Editor’s note: While the sports world is shut down due to the COVID-19 pandemic, West Hawaii Today will look back every Tuesday at memorable sports moments on the Big Island.
The Punahou girls showed up to the HHSAA swimming and diving championships in 2010 looking for their fifth consecutive state title. The Buffanblu girls had won — at that point — 45 championships in the sport, dating back to 1958.
The only thing in their way on Feb. 13, 2010 were the Kealakehe Waveriders and a former Buffanblu coach.
The Kealakehe girls swimming and diving team showed up to Kamehameha’s Naeole Pool that day and claimed the school’s first team state championship, securing the title on the final girls race of the day, the 400-yard freestyle relay featuring Madison-Gail Hauanio, Jade Morton, Kelly Jernigan and Alyssa Foo, who took bronze.
Waverider coach Steve Borowski said winning the title that year was “a miracle,” and said he predicted the Waveriders to finish in second after the trials the day before. Borowski had previously coached the Punahou girls and boys teams to 13 straight state titles from 1974-1986.
Everything went right, and then some,” Borowski told Hawaii Tribune-Herald’s Matt Gerhart after the win. “After Friday’s times, if would have added up the points, we would have been 10 points behind. We weren’t even focusing (on the team title).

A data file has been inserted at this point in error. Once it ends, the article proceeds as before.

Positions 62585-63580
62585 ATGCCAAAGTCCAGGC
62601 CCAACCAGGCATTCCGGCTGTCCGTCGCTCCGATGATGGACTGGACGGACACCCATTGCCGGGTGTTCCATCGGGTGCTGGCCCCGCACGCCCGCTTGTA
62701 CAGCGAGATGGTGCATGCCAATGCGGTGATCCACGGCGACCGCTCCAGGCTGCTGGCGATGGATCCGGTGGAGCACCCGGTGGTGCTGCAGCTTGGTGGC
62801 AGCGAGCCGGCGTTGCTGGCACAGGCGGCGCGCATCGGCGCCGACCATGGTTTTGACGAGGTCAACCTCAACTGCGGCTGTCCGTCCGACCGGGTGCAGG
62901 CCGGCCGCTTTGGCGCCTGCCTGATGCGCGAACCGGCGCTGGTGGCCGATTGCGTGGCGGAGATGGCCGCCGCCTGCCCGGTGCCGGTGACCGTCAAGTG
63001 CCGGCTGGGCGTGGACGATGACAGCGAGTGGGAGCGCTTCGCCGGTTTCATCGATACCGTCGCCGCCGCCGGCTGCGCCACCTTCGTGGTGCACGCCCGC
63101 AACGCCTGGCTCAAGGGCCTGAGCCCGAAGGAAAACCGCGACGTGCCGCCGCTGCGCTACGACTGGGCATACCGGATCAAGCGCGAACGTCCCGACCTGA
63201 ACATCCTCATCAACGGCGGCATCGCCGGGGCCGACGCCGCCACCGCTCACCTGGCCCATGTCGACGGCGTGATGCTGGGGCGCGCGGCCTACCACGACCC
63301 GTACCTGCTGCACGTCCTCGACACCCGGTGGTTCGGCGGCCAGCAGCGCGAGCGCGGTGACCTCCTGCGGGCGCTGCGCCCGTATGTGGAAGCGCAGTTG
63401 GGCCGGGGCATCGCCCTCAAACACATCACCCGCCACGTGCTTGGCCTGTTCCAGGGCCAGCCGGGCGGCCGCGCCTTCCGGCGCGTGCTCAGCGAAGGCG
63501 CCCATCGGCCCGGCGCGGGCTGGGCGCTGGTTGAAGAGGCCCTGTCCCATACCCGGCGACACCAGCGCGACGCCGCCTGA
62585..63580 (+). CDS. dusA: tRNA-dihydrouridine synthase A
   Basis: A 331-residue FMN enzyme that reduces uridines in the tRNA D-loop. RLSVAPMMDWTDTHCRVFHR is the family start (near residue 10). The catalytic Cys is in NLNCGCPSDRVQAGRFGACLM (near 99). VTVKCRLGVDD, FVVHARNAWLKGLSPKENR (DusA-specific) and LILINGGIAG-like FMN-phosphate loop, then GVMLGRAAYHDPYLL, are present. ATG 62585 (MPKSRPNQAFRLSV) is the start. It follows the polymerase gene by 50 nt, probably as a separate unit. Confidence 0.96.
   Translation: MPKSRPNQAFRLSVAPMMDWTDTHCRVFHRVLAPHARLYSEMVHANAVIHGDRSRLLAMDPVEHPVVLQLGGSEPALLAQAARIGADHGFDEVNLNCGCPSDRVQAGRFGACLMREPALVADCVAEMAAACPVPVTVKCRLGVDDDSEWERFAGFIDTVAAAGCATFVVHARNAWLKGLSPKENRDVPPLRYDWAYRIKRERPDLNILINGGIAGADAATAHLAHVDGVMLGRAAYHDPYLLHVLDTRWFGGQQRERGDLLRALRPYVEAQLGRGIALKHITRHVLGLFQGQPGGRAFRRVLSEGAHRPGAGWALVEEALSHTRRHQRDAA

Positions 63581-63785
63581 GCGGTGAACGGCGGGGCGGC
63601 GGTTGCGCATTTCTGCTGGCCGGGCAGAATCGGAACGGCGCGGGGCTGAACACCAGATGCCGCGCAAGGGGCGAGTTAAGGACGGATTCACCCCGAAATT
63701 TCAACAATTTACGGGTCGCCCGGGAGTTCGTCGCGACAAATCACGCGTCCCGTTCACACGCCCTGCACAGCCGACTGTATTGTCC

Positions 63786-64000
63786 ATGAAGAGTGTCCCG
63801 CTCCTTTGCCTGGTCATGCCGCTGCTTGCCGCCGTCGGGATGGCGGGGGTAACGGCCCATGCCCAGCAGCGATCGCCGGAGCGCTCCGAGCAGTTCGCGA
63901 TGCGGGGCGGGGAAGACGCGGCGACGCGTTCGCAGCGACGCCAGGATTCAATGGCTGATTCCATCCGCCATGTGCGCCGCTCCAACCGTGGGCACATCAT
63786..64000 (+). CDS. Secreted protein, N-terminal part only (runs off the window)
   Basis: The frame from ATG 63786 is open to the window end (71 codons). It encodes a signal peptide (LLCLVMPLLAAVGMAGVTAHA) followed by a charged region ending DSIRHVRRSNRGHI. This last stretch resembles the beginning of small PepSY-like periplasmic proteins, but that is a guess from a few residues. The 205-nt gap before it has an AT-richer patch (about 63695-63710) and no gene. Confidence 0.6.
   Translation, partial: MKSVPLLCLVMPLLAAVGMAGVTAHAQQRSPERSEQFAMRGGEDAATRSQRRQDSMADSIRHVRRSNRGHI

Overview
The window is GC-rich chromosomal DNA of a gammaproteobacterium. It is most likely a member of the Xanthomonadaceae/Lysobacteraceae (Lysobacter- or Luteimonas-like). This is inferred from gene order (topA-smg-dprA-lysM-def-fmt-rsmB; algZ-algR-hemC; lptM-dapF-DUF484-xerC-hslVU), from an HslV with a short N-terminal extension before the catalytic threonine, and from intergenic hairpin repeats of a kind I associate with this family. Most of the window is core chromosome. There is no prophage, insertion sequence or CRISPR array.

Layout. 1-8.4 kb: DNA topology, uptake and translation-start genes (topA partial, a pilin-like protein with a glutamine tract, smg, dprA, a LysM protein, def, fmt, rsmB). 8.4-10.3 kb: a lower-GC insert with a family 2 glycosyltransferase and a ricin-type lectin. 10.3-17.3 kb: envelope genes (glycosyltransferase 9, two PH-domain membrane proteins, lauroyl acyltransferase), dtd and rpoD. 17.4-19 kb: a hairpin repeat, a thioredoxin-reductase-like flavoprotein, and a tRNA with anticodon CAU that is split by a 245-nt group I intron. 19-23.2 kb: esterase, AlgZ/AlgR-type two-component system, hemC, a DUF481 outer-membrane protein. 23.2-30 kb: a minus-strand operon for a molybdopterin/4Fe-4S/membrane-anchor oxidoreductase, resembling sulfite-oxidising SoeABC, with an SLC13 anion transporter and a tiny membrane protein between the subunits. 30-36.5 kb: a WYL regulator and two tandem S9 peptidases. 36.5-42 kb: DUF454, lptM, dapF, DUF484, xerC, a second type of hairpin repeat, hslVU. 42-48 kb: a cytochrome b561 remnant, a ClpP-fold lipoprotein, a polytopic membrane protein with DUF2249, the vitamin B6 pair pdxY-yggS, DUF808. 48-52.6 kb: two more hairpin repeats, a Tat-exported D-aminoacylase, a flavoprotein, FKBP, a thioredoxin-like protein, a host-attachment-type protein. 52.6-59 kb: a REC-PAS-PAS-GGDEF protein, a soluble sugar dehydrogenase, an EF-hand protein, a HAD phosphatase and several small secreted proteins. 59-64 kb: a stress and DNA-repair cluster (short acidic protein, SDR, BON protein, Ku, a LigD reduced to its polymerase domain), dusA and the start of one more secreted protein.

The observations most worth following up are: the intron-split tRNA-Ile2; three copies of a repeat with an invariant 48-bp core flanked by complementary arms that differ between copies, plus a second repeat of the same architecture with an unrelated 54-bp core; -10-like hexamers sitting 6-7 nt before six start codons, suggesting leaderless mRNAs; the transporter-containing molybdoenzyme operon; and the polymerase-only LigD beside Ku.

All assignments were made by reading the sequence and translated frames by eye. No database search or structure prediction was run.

“Madison came through big for us.”
The Kealakehe relay team also finished in first in the 200-yard medley relay. Hauanio won the 200-yard individual medley and Foo placed first in the 100-yard breaststroke, with Hauanio behind her in second.
The Waveriders finished with 48 points, ahead of Punahou’s 43.
The first state championship in Kealakehe history wasn’t the only victory for Borowski that day — his son, Hawaii Prep swimmer Logan, won the state title in the boys 50-yard freestyle.
“As far as my coaching career, today is right up there among the best,” Borowski said. “The timing was right for us. The talent is a little spread out on Oahu this year. I’m just happy for all the Big Island swimmers.”